Barbara Welsh and husband battle breast cancer - Tucson News Now

Widow spreads message that men can get breast cancer, too

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CINCINNATI, OH (FOX19) -

When you think of breast cancer awareness, you think of pink ribbons, bras, and millions of women supporting each other.

However, not everyone realizes that 1 percent of breast cancer patients are men.

After being married for 41 years, you tend to share everything.

"Wherever he went I went, because people used to tell us you guys must be hooked together at the hip," said breast cancer survivor Barbara Welsh.

But for Barbara and Michael Welsh, fighting cancer was the last experience they thought they'd have to share.

In 2009 Barbara got the news she was diagnosed with stage 1 breast cancer.

"I called my doctor and she said, 'It's cancer,'" said Barbara.

She had a lumpectomy, and as she was undergoing treatment to get better. About six months later, her husband got similar news.

"He was putting his seat belt on and hit hurt him," said Barbara.

It was stage 4 breast cancer.

"We were in shock," said Barbara. "We just didn't know what to do.  He said, 'Why don't men know they can get breast cancer?'"

Turns out only 1 out of 1,000 men get the disease, leaving Michael at a loss.

"It was so far gone..it spread he couldn't get chemo or radiation," said Barbara.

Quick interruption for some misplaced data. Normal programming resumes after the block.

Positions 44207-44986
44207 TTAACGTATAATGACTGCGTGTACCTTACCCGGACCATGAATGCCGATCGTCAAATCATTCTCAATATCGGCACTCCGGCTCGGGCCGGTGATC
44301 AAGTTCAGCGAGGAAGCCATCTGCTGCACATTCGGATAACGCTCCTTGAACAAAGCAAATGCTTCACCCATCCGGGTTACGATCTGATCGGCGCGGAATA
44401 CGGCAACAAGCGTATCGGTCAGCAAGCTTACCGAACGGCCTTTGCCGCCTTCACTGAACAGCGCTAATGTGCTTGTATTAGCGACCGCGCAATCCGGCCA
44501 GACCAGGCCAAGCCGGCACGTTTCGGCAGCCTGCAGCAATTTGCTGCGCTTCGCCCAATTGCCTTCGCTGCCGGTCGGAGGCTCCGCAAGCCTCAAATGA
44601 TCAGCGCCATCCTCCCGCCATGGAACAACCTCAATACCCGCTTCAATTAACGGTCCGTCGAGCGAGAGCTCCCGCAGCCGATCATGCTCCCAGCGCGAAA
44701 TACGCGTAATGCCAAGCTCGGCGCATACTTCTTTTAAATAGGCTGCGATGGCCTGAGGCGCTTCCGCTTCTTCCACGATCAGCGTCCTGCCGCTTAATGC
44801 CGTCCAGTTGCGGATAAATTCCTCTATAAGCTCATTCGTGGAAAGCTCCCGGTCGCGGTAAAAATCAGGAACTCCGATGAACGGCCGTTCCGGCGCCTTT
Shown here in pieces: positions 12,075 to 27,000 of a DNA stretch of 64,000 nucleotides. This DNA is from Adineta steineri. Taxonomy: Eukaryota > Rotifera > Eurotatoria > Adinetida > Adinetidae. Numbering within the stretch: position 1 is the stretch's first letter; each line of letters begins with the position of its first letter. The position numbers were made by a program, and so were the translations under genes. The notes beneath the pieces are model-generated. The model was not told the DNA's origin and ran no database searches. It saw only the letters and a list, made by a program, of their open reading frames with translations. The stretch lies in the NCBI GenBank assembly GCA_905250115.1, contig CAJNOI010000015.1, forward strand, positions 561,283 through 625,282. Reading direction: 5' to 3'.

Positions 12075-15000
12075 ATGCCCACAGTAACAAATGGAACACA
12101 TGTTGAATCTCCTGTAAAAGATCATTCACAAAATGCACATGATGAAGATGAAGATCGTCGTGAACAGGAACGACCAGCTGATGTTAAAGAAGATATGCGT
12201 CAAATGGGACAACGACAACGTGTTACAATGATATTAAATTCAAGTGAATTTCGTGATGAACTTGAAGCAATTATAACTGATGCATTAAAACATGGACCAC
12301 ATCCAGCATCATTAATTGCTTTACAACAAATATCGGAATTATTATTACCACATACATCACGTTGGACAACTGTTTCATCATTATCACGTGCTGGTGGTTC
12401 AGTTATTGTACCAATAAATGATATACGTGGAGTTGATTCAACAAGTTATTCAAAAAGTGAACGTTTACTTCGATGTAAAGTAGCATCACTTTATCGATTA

But like in anything Barbara and Michael fought their battles together, using humor to get through the pain and to raise awareness.

"He used to walk around saying, 'I have half a rack,' so he made a sweater with a  big moose on it with one antler," said Barbara.

Michael fought the disease until he couldn't anymore..he made it one year to 2010.

Gene Williams with Susan G. Komen says although it's uncommon for men to get breast cancer, they need to pay attention.

"A fifth who get it die..those aren't good odds," said Williams.

He knows firsthand. He was diagnosed with the disease at the age of 17.

"I was young and I was lucky...breast cancer really cuts across all socio-economic boundaries..so it's a killer," he said.

A strong message Barbara is pushing out everyday, one ribbon at a time.

Barbara Welsh is cancer free now and says in honor of her husband she continues to spread breast cancer awareness to men wherever she goes.

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